in "ware", like firmware, tupperware, (...)" - by JJ.

  8. Re: Greetings / Project Goals

    On Aug 29, 10:53*pm, João Jerónimo
    wrote:
    > Daniel Carrera escreveu:
    >
    > > 1) We are forced to keep the same set of dependencies as a package
    > > built for a different system. Those might not always work.

    >
    > > 2) The package might recommend a package that is not yet ported to
    > > Minix.

    >
    > I did not understand you.
    > Packages need to be ported to work on Minix. This means that, for building
    > from source, either:
    > *1 - apt-build downloads the original package and applies some patches
    > containing the modifications needed to have the package compile correctly
    > on Minix
    > *2 - or apt-build downloads a pre-modified package, ready to be compiled on
    > Minix



    Before doing apt-build also downloads dependencies and build
    dependencies. For example, it might try to install glibc. That's why I
    don't think we can just grab the Linux packages from Debian and patch
    them. We do have to make our own packages so we get the dependencies
    right.

    Note: I am not an expert on apt or dpkg. I've made a couple of very
    simple type packages and that's it. Anything I say could be wrong.


    > > 3) We still have to keep a server with the binary packages. So we
    > > wouldn't be saving all that much.

    >
    > I thought binary packages tended to spend much less space than source
    > packages,


    True enough. And I just thought of another idea: Maybe we can get a
    set of donated mirrors like Debian has. Maybe through sourceforge for
    example.

    > > and even a Debian/Win32 project.

    >
    > ????
    > Afaik, it's only a Debian installer for windows. This can be done with a
    > partition editing library, an ext3 IFS driver and some black magic; there's
    > nothing special about it.


    Ok. I just saw the mailing list name.

    Daniel.

  9. Re: Greetings / Project Goals

    On Aug 29, 11:34*pm, Daniel Carrera wrote:
    > Before doing apt-build also downloads dependencies and build
    > dependencies.


    That line was supposed to say:

    Before doing (1)/(2) apt-build also downloads dependencies...


    Before compiling the patched sources apt-build also installs all the
    dependencies needed to build the package. Then it compiles the
    sources, makes a new .deb with the just-compiled binaries and gives
    that .deb to dpkg for installing.

    Some of the Linux packages will depend on glibc. The Minix version of
    those packages should depend on Minix's C library instead. If you want
    the package manager to know that you installed the program you have to
    make a .deb. That .deb needs to have the right dependencies for Minix.

    Daniel.

  10. Re: Greetings / Project Goals

    Daniel Carrera escreveu:

    >> I did not understand you.
    >> Packages need to be ported to work on Minix. This means that, for
    >> building from source, either:
    >> 1 - apt-build downloads the original package and applies some patches
    >> containing the modifications needed to have the package compile correctly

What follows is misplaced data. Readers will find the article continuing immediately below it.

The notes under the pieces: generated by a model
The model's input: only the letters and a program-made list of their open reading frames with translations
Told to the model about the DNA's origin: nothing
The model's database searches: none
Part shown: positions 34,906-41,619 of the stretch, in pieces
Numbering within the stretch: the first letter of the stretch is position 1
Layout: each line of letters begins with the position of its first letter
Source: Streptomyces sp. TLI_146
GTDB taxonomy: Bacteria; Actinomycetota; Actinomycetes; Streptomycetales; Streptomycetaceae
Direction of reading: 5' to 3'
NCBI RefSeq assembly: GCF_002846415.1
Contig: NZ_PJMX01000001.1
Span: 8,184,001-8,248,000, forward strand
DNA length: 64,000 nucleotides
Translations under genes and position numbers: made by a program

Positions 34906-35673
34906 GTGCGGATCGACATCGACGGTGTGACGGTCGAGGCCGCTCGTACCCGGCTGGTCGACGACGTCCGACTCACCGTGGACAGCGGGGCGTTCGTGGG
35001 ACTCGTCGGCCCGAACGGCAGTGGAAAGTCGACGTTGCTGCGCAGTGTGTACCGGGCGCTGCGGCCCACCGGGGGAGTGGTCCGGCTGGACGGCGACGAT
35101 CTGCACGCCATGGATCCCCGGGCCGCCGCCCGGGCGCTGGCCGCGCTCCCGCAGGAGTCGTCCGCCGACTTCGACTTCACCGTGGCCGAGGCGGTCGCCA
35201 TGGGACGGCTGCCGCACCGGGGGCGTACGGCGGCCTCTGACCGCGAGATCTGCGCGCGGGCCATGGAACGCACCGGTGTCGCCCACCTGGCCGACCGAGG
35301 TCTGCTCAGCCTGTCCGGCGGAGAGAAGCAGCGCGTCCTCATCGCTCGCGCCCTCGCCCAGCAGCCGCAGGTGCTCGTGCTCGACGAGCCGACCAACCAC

>> on Minix
    >> 2 - or apt-build downloads a pre-modified package, ready to be compiled
    >> on Minix

    >
    > Before doing apt-build also downloads dependencies and build
    > dependencies. For example, it might try to install glibc. That's why I
    > don't think we can just grab the Linux packages from Debian and patch
    > them. We do have to make our own packages so we get the dependencies
    > right.


    Yes. My proposal was to download the sources from the oficial sites (for
    example, from ftp.mozilla.org), extract, apply the patches to adapt the
    original released sources so that they compile on Minix, and finally
    compile+install them.

    --
    João Jerónimo

    "Computer are composed of software, hardware, and other stuff terminated
    in "ware", like firmware, tupperware, (...)" - by JJ.

  11. Re: Greetings / Project Goals

    Daniel Carrera escreveu:

    > Some of the Linux packages will depend on glibc. The Minix version of
    > those packages should depend on Minix's C library instead. If you want
    > the package manager to know that you installed the program you have to
    > make a .deb. That .deb needs to have the right dependencies for Minix.


    Sorry, but apt-build downloads the sources in .deb? Doesn't make much
    sense...

    --
    João Jerónimo

    "Computer are composed of software, hardware, and other stuff terminated
    in "ware", like firmware, tupperware, (...)" - by JJ.

  12. Re: Greetings / Project Goals

    On Aug 31, 1:22*am, João Jerónimo
    wrote:
    > Daniel Carrera escreveu:
    >
    > > Some of the Linux packages will depend on glibc. The Minix version of
    > > those packages should depend on Minix's C library instead. If you want
    > > the package manager to know that you installed the program you have to
    > > make a .deb. That .deb needs to have the right dependencies for Minix.

    >
    > Sorry, but apt-build downloads the sources in .deb? Doesn't make much
    > sense...


    That is not what I meant to say. I do not know in which format it
    downloads them but I assume it is .tar.gz. What I meant is that apt-
    build performs the following actions:

    1. Install dependencies.
    2. Download sources and apply Debian's patch.
    3. Compile sources.
    4. Create a .deb locally out of the binaries you just compiled.
    5. Give the .deb to dpkg.

    The reason for doing (4) and (5) instead of running "make install" is
    that this way the package is registered with the package manager, with
    all the benefits that implies.

    Daniel.

  13. Re: Greetings / Project Goals

    On Aug 31, 1:21*am, João Jerónimo
    wrote:
    > Daniel Carrera escreveu:
    > > Before doing apt-build also downloads dependencies and build
    > > dependencies. For example, it might try to install glibc. That's why I